June 08, 2022
If you have young children, it may feel like you’re constantly in and out of the doctor’s office with your little ones. A child’s immune system isn’t fully developed until they’re about 8 years old, so the close quarters of schools and daycares means whatever germs are out there spread quickly.
Familiarizing yourself with some of the most common childhood illnesses and their symptoms can help you determine whether a child’s illness will pass on its own or whether a doctor’s appointment is necessary.
Caused by a variety of different viruses, the common cold is easily spread by peers at school. Telltale signs of the common cold are sneezing, a runny nose, congestion, and a cough. There’s not much you can do for a common cold other than to wait it out. Don’t give a child under six over-the-counter cough or cold medicines, although you can provide children’s acetaminophen or ibuprofen if needed.
The flu is different from the common cold. It causes a fever, chills and body aches, a sore throat, and tiredness. Like the common cold, it spreads easily, so a flu shot is recommended for your entire family each year. If your child has the flu, make sure they get a lot of sleep, drink lots of fluids, and take any medicines recommended by their doctor. This may include an antiviral medicine such as Tamiflu that can help prevent the worst symptoms if given early enough.
If your young one is experiencing a fever, stomach pain, and has swollen tonsils or throat pain, it might be strep. Strep throat is a bacterial infection, so your child’s pediatrician can diagnose it using a strep test and then prescribe antibiotics to treat it. Strep is extremely contagious, and is spread through talking, coughing, or sneezing. So don't send your child to school if they have strep, and be careful to minimize exposure to others in your home.
Also known as gastroenteritis, a bout of stomach flu will be identifiable due to diarrhea, nausea, and vomiting. Fortunately, this viral infection usually passes in a few days with plenty of rest and fluids. However, contact your child's doctor if they have a fever of 102 F or higher; seem tired or very irritable; are in a lot of discomfort or pain; have bloody diarrhea; or seem dehydrated.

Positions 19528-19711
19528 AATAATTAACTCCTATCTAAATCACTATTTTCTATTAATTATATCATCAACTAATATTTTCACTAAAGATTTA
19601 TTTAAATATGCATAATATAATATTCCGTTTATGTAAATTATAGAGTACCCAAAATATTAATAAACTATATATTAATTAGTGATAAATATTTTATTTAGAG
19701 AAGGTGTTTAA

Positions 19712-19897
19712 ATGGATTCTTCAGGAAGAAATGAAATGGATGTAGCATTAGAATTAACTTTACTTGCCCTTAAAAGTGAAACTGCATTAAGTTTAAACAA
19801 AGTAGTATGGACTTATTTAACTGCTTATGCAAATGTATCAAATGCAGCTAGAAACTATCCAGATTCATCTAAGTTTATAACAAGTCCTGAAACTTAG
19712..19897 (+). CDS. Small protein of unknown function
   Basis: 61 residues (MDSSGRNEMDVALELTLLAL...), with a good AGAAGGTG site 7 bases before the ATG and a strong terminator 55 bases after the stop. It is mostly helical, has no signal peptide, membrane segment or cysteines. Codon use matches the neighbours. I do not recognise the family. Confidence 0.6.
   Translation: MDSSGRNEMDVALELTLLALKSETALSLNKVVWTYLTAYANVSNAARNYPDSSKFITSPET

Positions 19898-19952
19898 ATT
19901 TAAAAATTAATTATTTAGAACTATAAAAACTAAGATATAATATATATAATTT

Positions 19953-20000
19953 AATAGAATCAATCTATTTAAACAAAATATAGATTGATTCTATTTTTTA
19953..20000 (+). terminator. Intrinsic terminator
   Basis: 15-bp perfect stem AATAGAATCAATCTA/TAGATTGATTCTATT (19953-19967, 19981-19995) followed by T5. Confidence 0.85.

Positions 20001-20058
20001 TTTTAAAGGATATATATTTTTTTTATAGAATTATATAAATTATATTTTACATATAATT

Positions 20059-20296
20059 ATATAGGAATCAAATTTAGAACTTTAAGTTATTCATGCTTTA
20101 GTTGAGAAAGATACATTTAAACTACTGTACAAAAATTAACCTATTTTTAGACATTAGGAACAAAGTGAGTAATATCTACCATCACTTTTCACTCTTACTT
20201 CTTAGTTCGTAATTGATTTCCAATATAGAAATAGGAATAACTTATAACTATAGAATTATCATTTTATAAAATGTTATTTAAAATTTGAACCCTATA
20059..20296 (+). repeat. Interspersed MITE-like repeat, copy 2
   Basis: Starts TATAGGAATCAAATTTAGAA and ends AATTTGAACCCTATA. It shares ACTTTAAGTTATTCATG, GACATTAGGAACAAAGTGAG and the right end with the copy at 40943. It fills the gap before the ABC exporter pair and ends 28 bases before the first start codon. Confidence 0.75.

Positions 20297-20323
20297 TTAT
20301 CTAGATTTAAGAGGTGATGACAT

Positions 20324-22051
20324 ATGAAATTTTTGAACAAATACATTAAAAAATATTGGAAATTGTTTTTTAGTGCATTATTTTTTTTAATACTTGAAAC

The symptoms of an ear infection are hard to miss. Your child may complain of ear pain, tug at their ear, or have trouble swallowing (in addition to potentially a fever). Most doctors wait for an ear infection to clear up on its own, although they may offer pain medicine to help.
If your child has flu-like symptoms that seem worse or don’t get better, it’s worth having them evaluated for mononucleosis. Mono is caused by the Epstein-Barr virus and requires lots of rest for recovery. It's very contagious and is mostly spread through saliva, so wash dishes, utensils, cups or drinking glasses, and toothbrushes very carefully.
Eye redness, swelling, discomfort and discharge, and even itching are all symptoms of conjunctivitis. There can be many causes of conjunctivitis, but only the bacterial version has a treatment (antibiotic eye drops or ointments). Conjunctivitis can be very contagious, so make sure you and your child wash your hands frequently to avoid spreading it to others in your household.
These small bugs in children’s hair aren’t dangerous, but they’re very contagious and leave your little one with itchy, small bumps and sores on their head. A close inspection should allow you to identify small bugs in your child’s hair or eggs on individual hair shafts. Most pharmacies carry special shampoos and lotions that kill off lice.
If you’re concerned about your child’s health, you should call your doctor; especially if they have a high fever or trouble breathing. It’s no fun to have a sick child at home, but with basic home care, most should bounce back from these illnesses quickly!